On November 1, 2017 the House Antitrust Law Subcommittee held a hearing to discuss the role of federal agencies in preserving an open Internet.
The core question discussed at the hearing was whether current antitrust law is sufficient to ensure net neutrality absent FCC rules. The panelists—including FTC Acting Chairman Maureen Ohlhausen and Commissioner Terrell McSweeney; former FCC Commissioner Robert McDowell; and Michael Romano, NTCA Senior Vice President of Industry Affairs and Business Development—and committee members were generally divided down party lines, with Republicans arguing that FCC rules were both unnecessary and counterproductive and Democrats arguing that rules were necessary to ensure an open Internet, free expression, and innovation.
At the same time, all panelists agreed that Congress should eliminate the so-called “common-carrier exemption,” which exempts Title II common carriers from FTC jurisdiction. By eliminating the exemption, the panelists argued that the FTC could assume a greater role in enforcing net neutrality and other consumer protection violations related to the communications industry.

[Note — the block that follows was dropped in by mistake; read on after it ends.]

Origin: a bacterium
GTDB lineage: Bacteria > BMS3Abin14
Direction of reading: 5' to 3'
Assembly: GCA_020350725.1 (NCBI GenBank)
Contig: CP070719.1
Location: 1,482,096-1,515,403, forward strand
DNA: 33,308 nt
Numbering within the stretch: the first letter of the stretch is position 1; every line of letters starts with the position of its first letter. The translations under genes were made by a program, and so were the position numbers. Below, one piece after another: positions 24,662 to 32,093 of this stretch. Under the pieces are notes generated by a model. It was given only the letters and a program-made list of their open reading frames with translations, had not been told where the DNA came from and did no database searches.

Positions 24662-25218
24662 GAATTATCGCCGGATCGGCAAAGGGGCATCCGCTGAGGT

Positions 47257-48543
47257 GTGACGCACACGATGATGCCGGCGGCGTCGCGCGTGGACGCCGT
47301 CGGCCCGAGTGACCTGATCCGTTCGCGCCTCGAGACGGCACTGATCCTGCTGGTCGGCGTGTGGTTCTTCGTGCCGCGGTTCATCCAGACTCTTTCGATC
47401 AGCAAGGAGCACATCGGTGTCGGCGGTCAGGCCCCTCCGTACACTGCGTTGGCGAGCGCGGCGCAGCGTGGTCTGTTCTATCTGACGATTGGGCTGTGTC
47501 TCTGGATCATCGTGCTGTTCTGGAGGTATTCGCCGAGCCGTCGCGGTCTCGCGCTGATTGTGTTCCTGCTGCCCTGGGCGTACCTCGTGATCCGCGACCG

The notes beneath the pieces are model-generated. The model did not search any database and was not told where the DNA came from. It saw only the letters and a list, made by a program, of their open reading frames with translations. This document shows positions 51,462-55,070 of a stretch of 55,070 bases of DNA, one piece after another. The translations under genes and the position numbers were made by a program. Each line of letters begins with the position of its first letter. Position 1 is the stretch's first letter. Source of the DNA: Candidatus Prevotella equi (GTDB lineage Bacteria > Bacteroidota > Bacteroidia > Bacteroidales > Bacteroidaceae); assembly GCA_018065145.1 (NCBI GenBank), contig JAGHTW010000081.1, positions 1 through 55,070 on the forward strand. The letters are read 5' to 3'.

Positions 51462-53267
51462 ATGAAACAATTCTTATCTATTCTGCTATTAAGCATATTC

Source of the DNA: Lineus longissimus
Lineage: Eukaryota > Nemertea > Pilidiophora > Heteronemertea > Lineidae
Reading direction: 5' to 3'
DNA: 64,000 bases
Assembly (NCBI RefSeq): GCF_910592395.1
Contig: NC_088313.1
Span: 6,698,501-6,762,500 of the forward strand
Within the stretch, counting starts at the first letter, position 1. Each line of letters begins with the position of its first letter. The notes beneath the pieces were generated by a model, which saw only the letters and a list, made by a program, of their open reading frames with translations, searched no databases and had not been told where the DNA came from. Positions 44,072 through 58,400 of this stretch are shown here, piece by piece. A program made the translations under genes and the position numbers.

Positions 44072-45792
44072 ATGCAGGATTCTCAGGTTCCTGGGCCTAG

The hearing took place in the midst of ongoing regulatory and judicial proceedings that would define the contours of FTC and FCC jurisdiction with respect to broadband providers. Specifically, the FCC is considering a Notice of Proposed Rulemaking that would dramatically scale back the FCC’s earlier 2015 open Internet order–reclassifying broadband internet access as a lightly regulated “information service” and returning primary jurisdiction over broadband services to the FTC. At the same time, the Ninth Circuit has before it a pending rehearing en banc of a 2016 decision that broadly interpreted “common carrier exemption” as applying to all activities of common carrier entities, not just common-carrier activities. As we discussed in an earlier blog post, the original ruling was controversial, and FCC Chairman Ajit Pai has praised the decision to rehear the case.